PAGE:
Archive for the month “October, 2013”

Finding hope in disaster

Knee-jerk pessimism was the default response among the intelligentsia for as long as John Stuart Mill could remember. “I have observed,” he wrote in 1828, “that not the man who hopes when others despair, but the man who despairs when others hope, is admired by a large class of persons as a sage.”

Back then, life was short, nasty and brutish. Today, not so much for many of us. Yet the dark glass remains the lens of choice that many writers are unable to fully appreciate the deep reasons for optimism in their own work. Today’s example is A.O. Scott’s essay in the New York Times with the predictably chilling headline, “Facing a Pitiless Void.” It uses three new movies about people struggling to survive –  old man Robert Redford’s battle with the sea (All is Lost), Tom Hank’s struggle with Somali buccaneers (“Captain Phillips”) and Sandra Bullock’s lost in space adventures (“Gravity”) – to explore the changing nature of moves about catastrophes.

The piece pivots on a quote by Susan Sontag who was so wrong about so much and yet influential because so many people agreed with her. Scott writes: “ ‘Ours is indeed an age of extremity,” Susan Sontag concluded in her 1965 essay “The Imagination of Disaster.” “ ‘For we live under continual threat of two equally fearful, but seemingly opposed, destinies: unremitting banality and inconceivable terror. It is fantasy, served out in large ratios by the popular arts, which allows most people to cope with these twin specters.’ ”

Perhaps her quote had some resonance during the height of the Cold War, although “inconceivable terror” plummeted by orders of magnitude between 1945 and 1965. And one woman’s banality is another person’s good times.

The larger question is why would Scott trot this outdated analysis now? As his piece continues he shows how disaster movies increasingly reflect the reality that we live in a much safer world. The terrors and threats keep getting smaller. He continues: “Sontag’s essay appeared a few years before the rise of the disaster movie as a commercial genre in its own right, but if anything the arrival of “The Poseidon Adventure” and its cousins — “The Towering Inferno” and the “Airport” movies, which fed my youthful fear of flying and worship of Charlton Heston — showed the prescience of her analysis. This new genre also shifted the metaphorical terms in which disaster was imagined. … The doomed skyscrapers, ocean liners and jumbo jets were the products of human greed, hubris and corruption. Their destruction brought peril to a collection of people, a movie-star microcosm of the larger society in desperate need of rescue. Bravery, intelligence and self-sacrifice were mobilized (and celebrated) in the name of a commonwealth symbolized by a carefully balanced selection of generations, races, backgrounds and classes.”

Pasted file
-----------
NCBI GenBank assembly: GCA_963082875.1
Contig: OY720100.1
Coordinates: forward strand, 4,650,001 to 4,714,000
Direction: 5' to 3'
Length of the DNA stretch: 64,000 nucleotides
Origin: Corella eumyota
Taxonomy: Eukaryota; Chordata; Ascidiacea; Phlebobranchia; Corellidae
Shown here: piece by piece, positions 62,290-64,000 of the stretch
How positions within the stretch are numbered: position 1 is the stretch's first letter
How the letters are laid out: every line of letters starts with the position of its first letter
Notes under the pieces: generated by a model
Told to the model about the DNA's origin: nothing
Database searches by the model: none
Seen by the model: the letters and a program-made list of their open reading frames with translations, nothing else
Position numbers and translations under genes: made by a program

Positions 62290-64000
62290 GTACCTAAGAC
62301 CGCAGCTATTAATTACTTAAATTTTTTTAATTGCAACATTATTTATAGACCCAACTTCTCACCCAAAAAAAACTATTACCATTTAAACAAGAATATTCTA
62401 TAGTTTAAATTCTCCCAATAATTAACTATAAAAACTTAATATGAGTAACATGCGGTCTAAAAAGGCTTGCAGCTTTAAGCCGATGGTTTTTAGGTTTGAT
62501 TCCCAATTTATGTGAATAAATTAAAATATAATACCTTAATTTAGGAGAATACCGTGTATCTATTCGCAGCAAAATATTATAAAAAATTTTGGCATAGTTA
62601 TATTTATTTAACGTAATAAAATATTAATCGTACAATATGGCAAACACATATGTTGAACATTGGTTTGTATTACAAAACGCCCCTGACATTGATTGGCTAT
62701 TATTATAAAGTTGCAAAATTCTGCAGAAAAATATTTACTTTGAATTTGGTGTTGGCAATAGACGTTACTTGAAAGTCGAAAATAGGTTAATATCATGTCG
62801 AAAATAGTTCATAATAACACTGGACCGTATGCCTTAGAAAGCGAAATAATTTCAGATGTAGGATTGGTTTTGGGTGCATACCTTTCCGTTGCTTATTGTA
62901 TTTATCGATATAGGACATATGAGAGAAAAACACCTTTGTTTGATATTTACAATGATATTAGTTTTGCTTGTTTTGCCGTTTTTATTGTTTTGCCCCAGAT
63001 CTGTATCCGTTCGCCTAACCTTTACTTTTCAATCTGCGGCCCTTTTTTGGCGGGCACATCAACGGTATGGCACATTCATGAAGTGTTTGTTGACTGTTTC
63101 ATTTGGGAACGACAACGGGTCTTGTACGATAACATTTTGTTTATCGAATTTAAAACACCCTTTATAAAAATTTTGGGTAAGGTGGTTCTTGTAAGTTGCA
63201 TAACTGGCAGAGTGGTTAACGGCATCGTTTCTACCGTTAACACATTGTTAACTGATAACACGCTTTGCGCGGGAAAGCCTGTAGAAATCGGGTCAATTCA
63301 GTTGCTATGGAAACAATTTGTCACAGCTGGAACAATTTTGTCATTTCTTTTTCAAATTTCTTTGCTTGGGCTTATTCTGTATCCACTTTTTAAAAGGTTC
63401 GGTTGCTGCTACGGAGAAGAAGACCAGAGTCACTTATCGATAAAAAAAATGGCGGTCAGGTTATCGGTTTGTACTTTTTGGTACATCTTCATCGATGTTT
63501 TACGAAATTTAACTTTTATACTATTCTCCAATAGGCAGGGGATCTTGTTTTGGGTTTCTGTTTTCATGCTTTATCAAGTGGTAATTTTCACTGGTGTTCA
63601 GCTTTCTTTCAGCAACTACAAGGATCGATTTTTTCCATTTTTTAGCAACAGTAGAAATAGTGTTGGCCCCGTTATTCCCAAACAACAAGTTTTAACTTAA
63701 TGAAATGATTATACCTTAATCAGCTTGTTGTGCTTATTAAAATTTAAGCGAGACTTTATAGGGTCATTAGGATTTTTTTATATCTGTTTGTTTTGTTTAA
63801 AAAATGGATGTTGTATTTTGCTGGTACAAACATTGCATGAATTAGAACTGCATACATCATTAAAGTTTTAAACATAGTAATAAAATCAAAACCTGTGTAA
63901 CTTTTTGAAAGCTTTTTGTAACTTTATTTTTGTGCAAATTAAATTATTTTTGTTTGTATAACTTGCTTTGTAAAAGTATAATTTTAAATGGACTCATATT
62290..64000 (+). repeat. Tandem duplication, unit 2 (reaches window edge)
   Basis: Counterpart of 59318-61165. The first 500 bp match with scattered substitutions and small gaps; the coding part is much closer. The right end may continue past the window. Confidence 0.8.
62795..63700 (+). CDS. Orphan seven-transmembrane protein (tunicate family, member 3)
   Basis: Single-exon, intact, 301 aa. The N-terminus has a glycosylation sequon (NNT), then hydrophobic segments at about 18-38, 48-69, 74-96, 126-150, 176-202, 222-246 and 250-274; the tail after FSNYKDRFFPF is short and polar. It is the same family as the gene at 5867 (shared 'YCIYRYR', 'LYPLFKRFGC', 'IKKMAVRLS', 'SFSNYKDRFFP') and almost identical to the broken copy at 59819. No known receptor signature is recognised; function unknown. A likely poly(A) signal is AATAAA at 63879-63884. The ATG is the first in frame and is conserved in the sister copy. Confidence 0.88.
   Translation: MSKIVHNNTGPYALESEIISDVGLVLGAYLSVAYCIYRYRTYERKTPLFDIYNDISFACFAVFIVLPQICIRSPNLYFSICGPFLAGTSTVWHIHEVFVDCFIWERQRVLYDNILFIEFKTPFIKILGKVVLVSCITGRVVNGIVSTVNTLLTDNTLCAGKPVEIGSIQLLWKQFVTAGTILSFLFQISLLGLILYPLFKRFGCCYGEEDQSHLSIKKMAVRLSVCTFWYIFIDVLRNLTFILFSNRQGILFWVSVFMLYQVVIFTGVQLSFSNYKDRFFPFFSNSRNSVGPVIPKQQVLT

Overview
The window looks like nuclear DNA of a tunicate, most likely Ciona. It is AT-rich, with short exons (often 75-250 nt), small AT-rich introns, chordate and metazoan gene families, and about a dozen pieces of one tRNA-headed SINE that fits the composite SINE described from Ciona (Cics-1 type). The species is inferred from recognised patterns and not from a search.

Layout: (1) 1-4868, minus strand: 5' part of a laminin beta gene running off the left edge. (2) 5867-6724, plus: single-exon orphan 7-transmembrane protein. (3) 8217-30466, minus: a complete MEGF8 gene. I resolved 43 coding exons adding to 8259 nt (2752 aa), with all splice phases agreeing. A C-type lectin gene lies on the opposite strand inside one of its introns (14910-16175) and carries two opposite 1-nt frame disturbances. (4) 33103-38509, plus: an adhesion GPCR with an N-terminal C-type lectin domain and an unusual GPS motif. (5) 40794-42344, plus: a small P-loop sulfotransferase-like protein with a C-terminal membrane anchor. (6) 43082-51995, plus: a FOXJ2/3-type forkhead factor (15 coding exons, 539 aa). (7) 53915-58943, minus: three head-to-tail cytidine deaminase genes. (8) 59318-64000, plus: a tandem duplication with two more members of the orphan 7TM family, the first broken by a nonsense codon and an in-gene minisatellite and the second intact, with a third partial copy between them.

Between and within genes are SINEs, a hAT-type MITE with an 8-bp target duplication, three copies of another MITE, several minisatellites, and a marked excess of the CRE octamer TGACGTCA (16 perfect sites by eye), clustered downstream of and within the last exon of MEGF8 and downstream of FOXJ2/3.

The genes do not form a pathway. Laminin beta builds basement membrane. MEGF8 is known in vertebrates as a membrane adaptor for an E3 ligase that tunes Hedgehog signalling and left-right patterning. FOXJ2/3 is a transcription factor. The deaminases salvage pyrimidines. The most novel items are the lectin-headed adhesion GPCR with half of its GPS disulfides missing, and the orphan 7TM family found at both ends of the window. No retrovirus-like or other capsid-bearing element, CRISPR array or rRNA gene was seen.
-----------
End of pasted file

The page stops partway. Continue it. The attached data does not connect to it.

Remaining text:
In brief, the horrors go from Armageddon to local disaster (from World War II to 9/11). [Yes there are still many end of the world spectacles but that is not the focus of Scott’s essay].

Scott writes: “In retrospect, it is the utopianism of these films, perhaps more than their now-cheesy-looking special effects, that seems most dated.” Utopianism is the word choice of a pessimist; what these films did was describe the world as it is.

Scott makes this clear is his description of the three new movies: “They proceed from the assumption that things work pretty well: space stations silently orbit the earth; old guys relax on their sailboats; consumer goods glide through shipping lanes packed and stacked in giant, bright-colored metal boxes. When something does go wrong, it’s a temporary glitch, an accident, a dumb mistake.”

A little later Scott adds: “What could go wrong? The answers provide much of the entertainment in these movies — the suspense, the surprise, the identification with characters in distress. We enjoy being jolted out of our complacency. And we enjoy the vicarious pleasure of problem-solving that follows.”

We are not complacent; we are realists who lives are removed from such dangers. Notice the evolution Scott describes: from Armageddon to local catastrophes to personal trials. I’ll take that!

The world Sontag described is foreign to us – as Scott admits, existential threat has been replaced by “problem-solving.” Few of us stare into a “pitiless void” because we don’t have to.

At the end of the essay, Scott observes that the Redford and Hanks movies become morality tales – they suggest that well-off Westerners might be guilty of something because we have it so easy. That is serious business but it’s of a different order than nuclear annihilation.